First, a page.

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At All Time Highs!

Evidence based investment approach.

The FTSE 100 reached an all-time high in March breaching the 7000 mark, surpassing its previous peak achieved on the eve of the millennium when, fresh from university, I started working in the City of London. This illustrates that it can take a long time for the stock market to recover from a crash like the bursting of the tech bubble. But is it really representative of an investor’s experience since 1999 – have we been treading water for sixteen years? In short, the answer is no.

A more realistic measure of the investment return of UK’s largest listed companies is the total return, which includes the reinvestment of dividends. By that measure, £100 would have fallen in value after the dot.com crash but would have recovered its original £100 value by the end of 2005 and since then grown to c£168.

Hedge funds? Better the devil you know

Two of the world’s biggest pension funds have decided that hedge funds do not represent value for money and are too complex to monitor. The hedge fund universe has had its worst year since 2011 which has triggered Calpers in the US and PFZW, the Dutch healthcare workers’ pension fund and Europe’s second largest in asset size, to cull their exposure. They felt that performance did not justify fees and were critical of the attitude of the industry towards society and the environment. MASECO also avoids hedge funds and we are comfortable with the decision – costs matter to your bottom line return and hedge funds are expensive vehicles. Finally, if you don’t know how the “black box” is investing your money then the investment journey could be a scary ride, especially in a market downturn.  Over an investment time horizon we truly believe in our evidence based approach for our clients’ funds.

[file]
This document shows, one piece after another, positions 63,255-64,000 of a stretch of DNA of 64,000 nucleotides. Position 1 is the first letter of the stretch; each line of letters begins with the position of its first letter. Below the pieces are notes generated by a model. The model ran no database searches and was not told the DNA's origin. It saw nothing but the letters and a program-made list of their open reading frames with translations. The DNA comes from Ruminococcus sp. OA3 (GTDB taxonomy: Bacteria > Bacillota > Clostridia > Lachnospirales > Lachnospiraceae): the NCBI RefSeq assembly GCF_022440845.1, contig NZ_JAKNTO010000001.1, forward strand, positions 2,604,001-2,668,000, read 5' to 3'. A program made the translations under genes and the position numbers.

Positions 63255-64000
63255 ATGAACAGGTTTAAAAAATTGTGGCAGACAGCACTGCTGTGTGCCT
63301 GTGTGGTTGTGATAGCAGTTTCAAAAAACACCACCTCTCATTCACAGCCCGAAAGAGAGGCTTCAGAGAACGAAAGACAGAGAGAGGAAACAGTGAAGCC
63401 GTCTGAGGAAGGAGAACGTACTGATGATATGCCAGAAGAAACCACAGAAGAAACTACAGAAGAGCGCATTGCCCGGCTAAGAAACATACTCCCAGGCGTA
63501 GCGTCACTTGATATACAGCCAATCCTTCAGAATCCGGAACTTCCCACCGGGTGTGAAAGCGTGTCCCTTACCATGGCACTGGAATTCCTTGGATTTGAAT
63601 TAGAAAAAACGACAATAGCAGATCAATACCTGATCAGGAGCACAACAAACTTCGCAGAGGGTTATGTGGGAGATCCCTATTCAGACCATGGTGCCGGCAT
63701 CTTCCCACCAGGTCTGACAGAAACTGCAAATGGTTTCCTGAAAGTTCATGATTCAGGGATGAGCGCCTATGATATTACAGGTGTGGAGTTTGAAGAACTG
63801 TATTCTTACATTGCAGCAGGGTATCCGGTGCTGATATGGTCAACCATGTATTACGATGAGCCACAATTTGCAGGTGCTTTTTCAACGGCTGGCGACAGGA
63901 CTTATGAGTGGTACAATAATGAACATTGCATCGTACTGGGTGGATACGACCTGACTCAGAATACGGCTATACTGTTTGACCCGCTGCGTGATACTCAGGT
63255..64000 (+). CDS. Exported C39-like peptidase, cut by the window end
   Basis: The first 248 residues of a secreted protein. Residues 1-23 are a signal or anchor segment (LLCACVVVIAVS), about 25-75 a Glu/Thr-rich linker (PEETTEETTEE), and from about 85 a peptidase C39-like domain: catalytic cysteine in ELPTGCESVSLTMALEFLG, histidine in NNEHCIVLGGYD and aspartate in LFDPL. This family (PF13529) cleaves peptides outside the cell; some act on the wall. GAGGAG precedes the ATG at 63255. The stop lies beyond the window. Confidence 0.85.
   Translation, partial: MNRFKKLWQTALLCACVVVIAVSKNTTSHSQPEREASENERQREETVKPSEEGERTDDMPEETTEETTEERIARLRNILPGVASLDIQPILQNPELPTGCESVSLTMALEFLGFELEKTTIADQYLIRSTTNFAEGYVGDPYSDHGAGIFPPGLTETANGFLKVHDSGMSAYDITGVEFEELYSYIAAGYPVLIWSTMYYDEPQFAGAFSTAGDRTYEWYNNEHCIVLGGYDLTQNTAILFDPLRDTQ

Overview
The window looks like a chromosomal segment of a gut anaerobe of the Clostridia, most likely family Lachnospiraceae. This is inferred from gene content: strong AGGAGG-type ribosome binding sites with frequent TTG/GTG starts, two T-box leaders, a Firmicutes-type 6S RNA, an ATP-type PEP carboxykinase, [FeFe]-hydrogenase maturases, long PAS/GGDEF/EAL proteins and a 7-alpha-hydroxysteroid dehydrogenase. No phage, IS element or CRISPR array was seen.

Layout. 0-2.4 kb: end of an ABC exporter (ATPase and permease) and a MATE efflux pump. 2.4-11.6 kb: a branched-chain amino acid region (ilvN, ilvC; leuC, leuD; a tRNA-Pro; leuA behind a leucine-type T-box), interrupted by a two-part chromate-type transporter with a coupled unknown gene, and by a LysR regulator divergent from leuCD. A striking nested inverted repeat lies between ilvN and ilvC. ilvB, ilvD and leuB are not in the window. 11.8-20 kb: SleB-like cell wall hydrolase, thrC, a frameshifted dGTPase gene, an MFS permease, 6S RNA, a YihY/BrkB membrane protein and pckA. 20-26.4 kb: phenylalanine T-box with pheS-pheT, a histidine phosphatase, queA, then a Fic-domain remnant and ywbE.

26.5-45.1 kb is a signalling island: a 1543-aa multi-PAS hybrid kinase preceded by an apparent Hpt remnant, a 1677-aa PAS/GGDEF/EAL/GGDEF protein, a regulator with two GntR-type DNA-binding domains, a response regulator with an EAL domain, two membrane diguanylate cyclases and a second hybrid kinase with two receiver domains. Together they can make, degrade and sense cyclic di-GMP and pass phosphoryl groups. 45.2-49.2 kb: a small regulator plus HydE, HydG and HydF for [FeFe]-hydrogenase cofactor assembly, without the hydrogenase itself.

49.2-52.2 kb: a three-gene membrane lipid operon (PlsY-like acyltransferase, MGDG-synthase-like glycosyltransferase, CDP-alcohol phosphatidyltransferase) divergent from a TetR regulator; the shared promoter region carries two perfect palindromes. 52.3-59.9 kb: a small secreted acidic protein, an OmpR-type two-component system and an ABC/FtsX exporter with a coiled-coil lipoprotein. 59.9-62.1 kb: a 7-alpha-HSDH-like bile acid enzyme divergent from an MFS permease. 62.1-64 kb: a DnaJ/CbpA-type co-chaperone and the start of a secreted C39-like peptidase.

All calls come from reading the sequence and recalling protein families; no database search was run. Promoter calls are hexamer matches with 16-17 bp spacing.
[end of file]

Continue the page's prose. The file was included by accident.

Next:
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A recipe for happiness

“Annual income twenty pounds, annual expenditure nineteen pounds nineteen and six, result happiness. Annual income twenty pounds, annual expenditure twenty pounds nought and six, result misery.”

I was reminded of this whilst covering some retirement wealth planning recently, this is Mr Micawber’s recipe for happiness from the novel “David Copperfield” by Charles Dickens. How does one achieve this end result of happiness in retirement after the remunerated professional years are over? Most are familiar with the parable of the Tortoise and the Hare (it is also the name of our monthly investment newsletter) and it is the same concept of slow and steady wins the race when it comes to building a capital sum for the future. This means the earlier one starts with an investment or savings plan the better.

Investing is not a matter of timing

Evidence based investing

Nobody wants to invest a lump sum just before share prices fall. With global stock markets hitting new highs this is a valid concern for an individual looking to invest; especially given interest rates are still at very low levels. However if we assume investors, unlike speculators, are not concerned about the next week or quarter but are putting capital to work for medium to long term objectives such as to fund their retirement years – should timing the market be a consideration?